The Public School System was recently awarded $1 million through the Trauma Advise, Student, Advocacy Grant under the National Institute of Health to provide help for students who’ve been traumatized by past storms and the current COVID-19 pandemic.
According to Bonnie Pangelinan, PSS associate commissioner for Student and Support Services, PSS received notice last week that they were awarded $1 million under the TASA Grant, which they applied for back in February.
“We received the notice [last Tuesday] that we were awarded the Project TASA Grant. We will begin working on mental health training and support as soon as we access the funds,” she said.
Pangelinan explained that the grant is for 18 months and would go to mental health support for students, teachers, and families.
“This is a $1-million grant for 18 months and, as soon as the funds are accessible, we can begin some support for teachers, families, and students on some of the trauma that they have been experiencing and our efforts to increase mental health,” she said.
Pangelinan added that it is perfect timing to be awarded this grant since families are still recovering from Super Typhoon Yutu while also facing the COVID-19 pandemic. “It’s more than timely considering the crisis we’ve encountered like the storms and this so that is something we’re very happy to have been awarded,” she said.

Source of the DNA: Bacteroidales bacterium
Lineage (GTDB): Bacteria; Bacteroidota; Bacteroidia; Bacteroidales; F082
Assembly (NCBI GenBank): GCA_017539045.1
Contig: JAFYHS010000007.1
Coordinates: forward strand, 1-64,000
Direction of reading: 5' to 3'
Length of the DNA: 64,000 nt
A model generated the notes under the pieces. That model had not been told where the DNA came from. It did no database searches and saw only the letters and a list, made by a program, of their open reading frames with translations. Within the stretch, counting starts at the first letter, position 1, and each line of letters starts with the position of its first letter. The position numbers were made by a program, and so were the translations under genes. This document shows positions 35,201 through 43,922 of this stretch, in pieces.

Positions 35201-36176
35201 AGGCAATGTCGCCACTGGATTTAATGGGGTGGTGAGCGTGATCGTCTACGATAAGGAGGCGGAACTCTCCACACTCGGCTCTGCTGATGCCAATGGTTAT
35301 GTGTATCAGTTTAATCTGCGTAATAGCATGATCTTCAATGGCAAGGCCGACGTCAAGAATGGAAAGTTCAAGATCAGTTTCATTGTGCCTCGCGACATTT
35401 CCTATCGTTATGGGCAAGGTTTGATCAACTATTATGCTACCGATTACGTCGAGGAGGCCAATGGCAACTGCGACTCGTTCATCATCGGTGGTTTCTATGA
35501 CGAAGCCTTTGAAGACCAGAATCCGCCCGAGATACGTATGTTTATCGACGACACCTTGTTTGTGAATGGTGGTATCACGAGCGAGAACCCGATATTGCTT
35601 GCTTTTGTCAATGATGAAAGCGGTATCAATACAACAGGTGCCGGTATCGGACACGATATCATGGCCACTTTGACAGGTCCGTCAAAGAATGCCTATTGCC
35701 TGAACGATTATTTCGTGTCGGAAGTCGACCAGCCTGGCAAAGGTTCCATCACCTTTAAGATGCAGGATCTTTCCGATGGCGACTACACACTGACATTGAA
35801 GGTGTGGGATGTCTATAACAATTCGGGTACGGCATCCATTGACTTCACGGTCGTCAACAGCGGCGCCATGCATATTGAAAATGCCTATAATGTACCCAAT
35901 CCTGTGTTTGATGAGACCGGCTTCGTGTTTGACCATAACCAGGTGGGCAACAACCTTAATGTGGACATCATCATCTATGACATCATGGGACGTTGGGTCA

Pangelinan said PSS is also working on a grant application that would secure it $5 million but she did not mention what the grant is for.
“We are submitting another grant for $5 million for five years with no cost sharing. We’re looking forward to a favorable response with that as well,” she said.
Currently, PSS is also awaiting over $12 million from the U.S. Department of Labor under the CARES Act. Education Commissioner Dr. Alfred Ada said the funds are expected to be transferred directly to PSS’ account around May or June.
The funding from the CARES Act would be used to pay off the last three missed payrolls for PSS personnel that is worth about $1.8 million.